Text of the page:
Your logbook is far more than just a list of dates.
No pilot is complete without a logbook. It is more than just a record of your adventures but it is a legally required document to validate your licence.
The form and layout of a log book can vary but it generally includes date, time of takeoff, time of landing, number of landings, aircraft type / registration number and conditions of flight. There is usually a separate column for the duration of the flight or time in control to make adding up for your certificate of experience easier.
The date and times of flight are essential as they will determine your experience at the end of the year to ensure that you have met the required criteria to maintain your licence. They will also be married to the aircraft log hence the need for the aircraft details. CAA examiners may require to see both and any discrepancy can lead to a shed load of trouble for both the pilot and the aircraft owner.
The conditions of flight can be weather, exercises performed, passengers carried or contributions to instrument or night ratings etc. There is generally not a great deal of room here but a few words can spark your memory tell a tale or who knows even inform a historian. Any visit to an aircraft museum will usually reveal a famous log book. Who ever knows at the time of writing when or how history will be made or indeed our part in it? I am completely confident that many routine flights have become something significant during their course and many humble pilots have gone on to great things.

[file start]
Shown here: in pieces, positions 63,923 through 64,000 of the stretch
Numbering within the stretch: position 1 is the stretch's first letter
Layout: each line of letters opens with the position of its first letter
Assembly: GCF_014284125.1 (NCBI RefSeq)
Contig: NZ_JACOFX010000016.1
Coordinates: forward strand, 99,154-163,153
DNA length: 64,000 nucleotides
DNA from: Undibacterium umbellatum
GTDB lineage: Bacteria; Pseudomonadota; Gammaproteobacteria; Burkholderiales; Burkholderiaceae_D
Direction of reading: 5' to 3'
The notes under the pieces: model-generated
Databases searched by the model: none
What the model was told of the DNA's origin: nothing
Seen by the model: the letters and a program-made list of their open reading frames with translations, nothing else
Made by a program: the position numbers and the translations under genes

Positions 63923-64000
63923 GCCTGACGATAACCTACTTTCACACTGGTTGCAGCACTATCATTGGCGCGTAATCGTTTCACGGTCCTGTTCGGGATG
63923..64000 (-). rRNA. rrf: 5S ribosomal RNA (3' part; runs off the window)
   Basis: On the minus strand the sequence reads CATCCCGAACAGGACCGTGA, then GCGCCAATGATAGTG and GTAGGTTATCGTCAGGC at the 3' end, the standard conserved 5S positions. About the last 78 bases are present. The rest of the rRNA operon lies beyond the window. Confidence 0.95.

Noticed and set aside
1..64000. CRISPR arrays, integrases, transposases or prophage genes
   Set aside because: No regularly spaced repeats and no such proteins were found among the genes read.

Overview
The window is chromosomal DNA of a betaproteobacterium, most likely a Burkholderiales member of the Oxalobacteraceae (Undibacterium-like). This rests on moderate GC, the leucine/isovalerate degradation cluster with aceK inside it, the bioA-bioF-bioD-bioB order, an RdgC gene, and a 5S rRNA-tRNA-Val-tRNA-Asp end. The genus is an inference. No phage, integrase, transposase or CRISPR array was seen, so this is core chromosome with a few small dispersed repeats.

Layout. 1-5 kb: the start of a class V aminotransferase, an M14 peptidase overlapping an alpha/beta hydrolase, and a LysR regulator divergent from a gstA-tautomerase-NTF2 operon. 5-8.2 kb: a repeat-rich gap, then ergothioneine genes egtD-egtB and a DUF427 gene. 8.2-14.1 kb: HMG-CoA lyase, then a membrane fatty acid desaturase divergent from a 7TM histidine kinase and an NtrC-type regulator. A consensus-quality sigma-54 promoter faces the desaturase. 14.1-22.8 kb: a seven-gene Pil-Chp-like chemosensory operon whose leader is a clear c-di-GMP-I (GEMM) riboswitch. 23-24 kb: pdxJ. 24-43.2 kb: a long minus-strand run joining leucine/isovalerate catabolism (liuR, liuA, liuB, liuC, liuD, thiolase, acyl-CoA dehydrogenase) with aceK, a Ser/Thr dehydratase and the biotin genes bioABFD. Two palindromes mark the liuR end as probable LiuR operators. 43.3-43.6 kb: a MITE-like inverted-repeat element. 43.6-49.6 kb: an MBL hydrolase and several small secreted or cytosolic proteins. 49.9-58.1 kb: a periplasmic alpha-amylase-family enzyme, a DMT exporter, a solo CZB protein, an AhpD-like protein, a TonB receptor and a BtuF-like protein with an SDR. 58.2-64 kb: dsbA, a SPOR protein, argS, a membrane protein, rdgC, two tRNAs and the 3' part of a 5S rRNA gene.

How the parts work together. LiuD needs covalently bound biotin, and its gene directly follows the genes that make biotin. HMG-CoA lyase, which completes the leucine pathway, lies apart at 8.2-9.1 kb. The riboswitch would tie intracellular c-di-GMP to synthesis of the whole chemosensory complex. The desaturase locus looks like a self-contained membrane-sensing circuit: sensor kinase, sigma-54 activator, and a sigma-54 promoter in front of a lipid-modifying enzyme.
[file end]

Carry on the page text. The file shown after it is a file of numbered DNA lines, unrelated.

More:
It is the pilot's responsibility to ensure the accuracy of the log and that all the required criteria are met. You are also responsible for presenting your log book to a qualified person to endorse with an official stamp.
This will usually be a flight examiner or chief instructor who can certify that you have completed the required number of hours, landings etc. This is usually done on trust although you may have to produce other documents to prove yourself in certain circumstances.
It is a wise precaution to make a photocopy or scan the pages of your log book in case it is lost. You will not be the first pilot to leave your flight bag on the wing as you taxy out for take off after a careful pre flight check!
Failure to maintain proper records will result in the licence or ratings lapsing and subsequent flights being illegal. While policing of the licences and log books are pretty loose the consequences of being caught can be catastrophic and are not worth the risk.